A Democratic Socialist Will Soon Be Sworn in as Judge in Las Vegas
Public defender and racial justice organizer Erika Ballou won a Las Vegas judgeship with the backing of the Democratic Socialists of America. Next month, she’ll take the bench with the aim of upending the criminal justice status quo.
The Democratic Socialists of America (DSA) notched several high-profile wins at the ballot box this past November. But not all of those wins made national headlines. One such victory: the election of Las Vegas DSA-endorsed lawyer Erika Ballou to the district court of Clark County, Nevada.
Ballou is a career public defender, a DSA member, and a longtime activist with groups like Planned Parenthood and the National Lawyers Guild. Come next month, she will sit on the bench of the Clark County 8th Judicial District Court, the court system responsible for more than two million residents of the Las Vegas metro area.
Ballou was one of seven public defenders who ran for judgeships in Clark County this cycle, in an effort to “balance the bench” from its traditional domination by prosecutors. All seven were victorious.
When she takes the bench in January, Ballou says she is planning to offer a more humane version of criminal justice than has been the norm in Clark County. The difference between her outlook, as a fifteen-year veteran of the public defender’s office, and the traditional outlook of Clark County’s judges is dramatic, she says.
“I understand that these are people, not just defendants. Most of the people who have gotten on the bench are prosecutors, and they don’t think that our clients are human beings,” she said.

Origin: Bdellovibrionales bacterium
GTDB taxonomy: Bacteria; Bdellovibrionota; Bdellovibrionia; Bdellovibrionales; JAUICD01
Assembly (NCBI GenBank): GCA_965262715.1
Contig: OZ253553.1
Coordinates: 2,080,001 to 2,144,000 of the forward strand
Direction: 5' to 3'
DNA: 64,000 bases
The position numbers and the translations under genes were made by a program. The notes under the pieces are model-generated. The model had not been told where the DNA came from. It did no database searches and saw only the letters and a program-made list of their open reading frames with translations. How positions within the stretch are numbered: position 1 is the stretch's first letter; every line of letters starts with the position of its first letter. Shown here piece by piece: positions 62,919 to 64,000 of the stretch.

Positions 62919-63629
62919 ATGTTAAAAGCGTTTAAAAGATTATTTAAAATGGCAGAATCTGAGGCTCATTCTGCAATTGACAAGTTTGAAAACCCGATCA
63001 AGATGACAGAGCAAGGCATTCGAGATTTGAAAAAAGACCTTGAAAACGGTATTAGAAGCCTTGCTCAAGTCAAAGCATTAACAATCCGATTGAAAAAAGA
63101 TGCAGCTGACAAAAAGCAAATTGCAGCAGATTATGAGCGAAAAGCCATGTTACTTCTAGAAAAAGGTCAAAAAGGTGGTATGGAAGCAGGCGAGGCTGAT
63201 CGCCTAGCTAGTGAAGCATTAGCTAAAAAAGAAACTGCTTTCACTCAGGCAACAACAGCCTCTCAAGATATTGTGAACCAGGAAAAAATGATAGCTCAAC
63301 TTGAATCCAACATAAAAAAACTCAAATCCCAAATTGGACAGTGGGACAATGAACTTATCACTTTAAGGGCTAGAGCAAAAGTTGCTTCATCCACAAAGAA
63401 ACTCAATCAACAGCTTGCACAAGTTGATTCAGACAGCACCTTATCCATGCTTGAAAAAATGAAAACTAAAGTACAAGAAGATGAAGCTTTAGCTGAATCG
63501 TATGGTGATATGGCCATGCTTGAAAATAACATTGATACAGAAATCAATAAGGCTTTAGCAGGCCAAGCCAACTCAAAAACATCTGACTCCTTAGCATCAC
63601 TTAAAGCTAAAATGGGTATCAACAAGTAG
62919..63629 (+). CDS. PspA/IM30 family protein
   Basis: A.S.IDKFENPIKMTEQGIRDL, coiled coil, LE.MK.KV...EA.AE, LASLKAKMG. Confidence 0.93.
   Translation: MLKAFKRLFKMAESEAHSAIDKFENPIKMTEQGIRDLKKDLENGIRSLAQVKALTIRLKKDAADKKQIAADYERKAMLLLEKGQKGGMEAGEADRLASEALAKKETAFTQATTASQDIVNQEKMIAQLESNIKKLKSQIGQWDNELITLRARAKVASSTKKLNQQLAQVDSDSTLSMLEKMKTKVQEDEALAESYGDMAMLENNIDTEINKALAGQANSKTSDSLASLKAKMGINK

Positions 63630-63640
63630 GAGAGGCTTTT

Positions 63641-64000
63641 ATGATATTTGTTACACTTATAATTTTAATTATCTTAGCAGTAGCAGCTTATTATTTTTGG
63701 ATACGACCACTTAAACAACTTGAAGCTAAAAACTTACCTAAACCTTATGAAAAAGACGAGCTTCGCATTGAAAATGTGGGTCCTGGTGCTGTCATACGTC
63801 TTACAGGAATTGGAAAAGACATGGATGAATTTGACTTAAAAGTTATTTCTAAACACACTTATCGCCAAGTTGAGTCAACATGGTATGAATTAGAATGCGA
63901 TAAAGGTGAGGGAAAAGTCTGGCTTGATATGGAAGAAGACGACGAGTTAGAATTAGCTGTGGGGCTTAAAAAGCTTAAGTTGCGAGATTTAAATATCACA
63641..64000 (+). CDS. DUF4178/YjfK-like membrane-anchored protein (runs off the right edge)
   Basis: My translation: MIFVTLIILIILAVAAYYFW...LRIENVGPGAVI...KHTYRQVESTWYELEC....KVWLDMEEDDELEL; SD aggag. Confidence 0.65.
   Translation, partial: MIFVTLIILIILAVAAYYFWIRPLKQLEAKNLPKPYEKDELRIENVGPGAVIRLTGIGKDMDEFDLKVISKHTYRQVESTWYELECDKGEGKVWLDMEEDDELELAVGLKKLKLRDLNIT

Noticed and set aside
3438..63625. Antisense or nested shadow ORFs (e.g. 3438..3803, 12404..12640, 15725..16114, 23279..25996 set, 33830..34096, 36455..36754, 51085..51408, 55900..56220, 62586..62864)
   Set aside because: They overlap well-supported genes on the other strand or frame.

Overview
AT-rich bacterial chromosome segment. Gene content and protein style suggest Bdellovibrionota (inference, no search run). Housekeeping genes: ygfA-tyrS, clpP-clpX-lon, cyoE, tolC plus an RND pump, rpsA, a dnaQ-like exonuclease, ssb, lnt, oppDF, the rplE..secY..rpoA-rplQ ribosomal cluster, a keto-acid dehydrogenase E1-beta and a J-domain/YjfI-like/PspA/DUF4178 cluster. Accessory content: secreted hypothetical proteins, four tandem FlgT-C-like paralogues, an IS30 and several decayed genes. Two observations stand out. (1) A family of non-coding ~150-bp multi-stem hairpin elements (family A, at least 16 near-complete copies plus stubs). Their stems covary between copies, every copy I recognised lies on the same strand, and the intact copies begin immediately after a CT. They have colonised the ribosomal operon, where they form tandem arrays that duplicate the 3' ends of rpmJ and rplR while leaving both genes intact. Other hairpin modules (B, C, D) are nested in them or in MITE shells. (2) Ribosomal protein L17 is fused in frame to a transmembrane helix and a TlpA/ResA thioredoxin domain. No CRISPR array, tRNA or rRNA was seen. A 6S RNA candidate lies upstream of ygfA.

Ballou’s victory is all the more remarkable for the fact that she decided to not raise any money for her campaign.
“I don’t want people to feel like I owe them anything. I don’t think that’s a good thing for judges to have to raise money, especially from people who are going to be in front of them. Because most of the time, they’re raising money from other attorneys,” Ballou said. She also did not campaign publicly after the beginning of the pandemic.
Despite her low-profile campaign, Ballou has been in the spotlight in recent years. In 2016, she made local headlines in Las Vegas for initially refusing to remove a Black Lives Matter pin that she was wearing in court. The presiding judge had requested that she remove it, calling it “political speech” of the kind prohibited in the courtroom. Ballou, who is black, eventually replaced the pin with a black armband.
She has since remained involved in Black Lives Matter organizing. Ballou served as a legal observer at protests throughout this past summer, suspending her campaign to fully pursue activism.
“That is what I’ve been doing instead of campaigning,” she said. “I had intended to campaign, but I actually felt like the racial justice stuff was more important.”
While Ballou did not actively campaign, Las Vegas DSA (LVDSA) worked on her behalf — including securing the endorsement of Bernie Sanders, who dominated Clark County in the Nevada Caucus in February 2020. Ballou campaigned for Sanders in the leadup to the Caucus, and caucused for him in both 2016 and 2020. “I cried for, like, hours” upon finding out Sanders had endorsed her, Ballou said.
LVDSA also publicized their endorsement of Ballou through their 2020 Voter Guide, which was viewed thousands of times leading up to the election, chapter co-chair Kara Hall said.